# Which linear combinations of simple roots are roots

Let $\Delta$ be the root system of a complex simple Lie algebra, $\Delta^+$ be positive roots and $\Pi$ be simple roots. We view $\Pi$ as nodes of the Dynkin diagram.

Then for any two simple roots $\alpha$ and $\beta$, whether a linear combination $n\alpha+m\beta$ is a root can be judged easily from the Dynkin diagram.

My question is how to do this further. Precisely,

Question:

1. Given non-negative integers $(n_\alpha)_{\alpha\in\Pi}$, is there a combinatorial criterion to judge whether $\sum_{\alpha\in\Pi}n_\alpha\alpha$ is a root?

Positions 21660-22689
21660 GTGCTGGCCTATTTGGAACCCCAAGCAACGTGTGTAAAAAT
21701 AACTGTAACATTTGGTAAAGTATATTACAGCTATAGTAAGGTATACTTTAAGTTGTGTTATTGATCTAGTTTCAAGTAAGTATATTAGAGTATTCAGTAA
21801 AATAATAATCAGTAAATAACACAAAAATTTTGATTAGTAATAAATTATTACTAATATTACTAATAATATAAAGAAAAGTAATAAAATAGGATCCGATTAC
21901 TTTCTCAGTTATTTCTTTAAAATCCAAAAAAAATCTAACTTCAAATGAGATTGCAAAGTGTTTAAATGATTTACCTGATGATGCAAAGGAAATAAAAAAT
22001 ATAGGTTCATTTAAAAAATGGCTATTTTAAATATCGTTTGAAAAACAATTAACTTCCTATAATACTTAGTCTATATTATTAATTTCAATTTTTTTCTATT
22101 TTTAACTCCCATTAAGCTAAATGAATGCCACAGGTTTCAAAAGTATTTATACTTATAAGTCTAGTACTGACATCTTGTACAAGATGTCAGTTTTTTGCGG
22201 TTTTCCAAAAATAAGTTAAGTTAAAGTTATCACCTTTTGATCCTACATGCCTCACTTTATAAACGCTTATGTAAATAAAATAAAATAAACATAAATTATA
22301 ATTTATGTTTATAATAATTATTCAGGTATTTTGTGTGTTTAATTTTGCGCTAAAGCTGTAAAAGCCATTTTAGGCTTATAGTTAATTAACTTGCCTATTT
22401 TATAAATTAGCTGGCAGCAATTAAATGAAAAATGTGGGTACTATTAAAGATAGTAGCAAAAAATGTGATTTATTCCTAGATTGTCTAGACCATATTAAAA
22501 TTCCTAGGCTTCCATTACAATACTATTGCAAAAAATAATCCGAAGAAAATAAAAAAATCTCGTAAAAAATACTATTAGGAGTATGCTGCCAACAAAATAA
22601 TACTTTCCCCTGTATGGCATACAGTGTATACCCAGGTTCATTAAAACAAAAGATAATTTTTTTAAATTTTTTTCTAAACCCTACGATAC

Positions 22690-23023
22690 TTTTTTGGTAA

2. Is there a recursive way to enumerate all the $(n_\alpha)$'s such that $\sum_{\alpha\in\Pi}n_\alpha\alpha$ is a root?

3. In particular, how to determine combinatorially the $(n_\alpha)$ corresponding to the highest root?

• Using the action of the Weyl group you can move your $\lambda$ into the dominant chamber. And in the dominant chamber there are at most two roots --- the dominant long root and the dominant short root which can be easily written down. Another "algorithm" (which is much faster) is to look at tables of roots, say in Bourbaki. – Sasha Jun 17 '14 at 7:52
• Or, if you don't like tables, you can memorize (or print out) the weight diagrams of adjoint representations, where roots correspond to chains of edges starting from some zero weight node. For example, you can find the pictures and descriptions here: citeseerx.ist.psu.edu/viewdoc/summary?doi=10.1.1.30.5052 – Andrei Smolensky Jun 17 '14 at 19:07